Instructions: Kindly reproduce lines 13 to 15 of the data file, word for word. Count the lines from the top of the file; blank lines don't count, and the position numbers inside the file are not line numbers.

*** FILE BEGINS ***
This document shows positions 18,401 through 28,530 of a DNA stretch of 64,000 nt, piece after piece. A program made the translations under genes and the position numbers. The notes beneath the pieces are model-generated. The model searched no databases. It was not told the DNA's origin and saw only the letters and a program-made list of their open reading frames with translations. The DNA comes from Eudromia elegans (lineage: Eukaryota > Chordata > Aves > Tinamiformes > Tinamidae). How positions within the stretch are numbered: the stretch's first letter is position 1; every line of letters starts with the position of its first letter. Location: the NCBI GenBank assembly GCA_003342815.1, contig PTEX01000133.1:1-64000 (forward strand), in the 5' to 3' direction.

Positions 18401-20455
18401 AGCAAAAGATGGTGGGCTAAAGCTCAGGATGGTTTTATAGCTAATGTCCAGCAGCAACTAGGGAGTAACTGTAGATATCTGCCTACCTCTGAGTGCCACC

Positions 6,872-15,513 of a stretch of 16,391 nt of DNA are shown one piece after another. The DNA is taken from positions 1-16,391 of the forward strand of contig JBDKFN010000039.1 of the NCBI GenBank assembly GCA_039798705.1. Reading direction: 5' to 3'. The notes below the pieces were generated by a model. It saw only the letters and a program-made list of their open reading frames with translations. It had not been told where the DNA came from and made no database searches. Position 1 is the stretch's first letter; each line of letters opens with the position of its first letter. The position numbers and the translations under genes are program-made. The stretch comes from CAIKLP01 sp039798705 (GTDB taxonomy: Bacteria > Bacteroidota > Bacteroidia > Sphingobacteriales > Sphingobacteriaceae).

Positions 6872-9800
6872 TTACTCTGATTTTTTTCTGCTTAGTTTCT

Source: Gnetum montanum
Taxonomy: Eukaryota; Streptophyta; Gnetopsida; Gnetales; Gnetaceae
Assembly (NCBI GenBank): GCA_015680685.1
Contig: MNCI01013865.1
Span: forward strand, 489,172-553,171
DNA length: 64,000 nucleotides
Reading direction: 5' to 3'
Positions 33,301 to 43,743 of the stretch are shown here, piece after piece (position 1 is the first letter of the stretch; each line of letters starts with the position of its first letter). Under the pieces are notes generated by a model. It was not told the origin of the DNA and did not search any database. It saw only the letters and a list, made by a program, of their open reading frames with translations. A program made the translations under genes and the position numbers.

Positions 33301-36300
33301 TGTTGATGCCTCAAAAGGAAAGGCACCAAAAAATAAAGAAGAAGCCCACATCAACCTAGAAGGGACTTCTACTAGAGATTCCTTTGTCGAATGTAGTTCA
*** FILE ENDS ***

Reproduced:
Reading direction: 5' to 3'
Positions 33,301 to 43,743 of the stretch are shown here, piece after piece (position 1 is the first letter of the stretch; each line of letters starts with the position of its first letter). Under the pieces are notes generated by a model. It was not told the origin of the DNA and did not search any database. It saw only the letters and a list, made by a program, of their open reading frames with translations. A program made the translations under genes and the position numbers.

Positions 33301-36300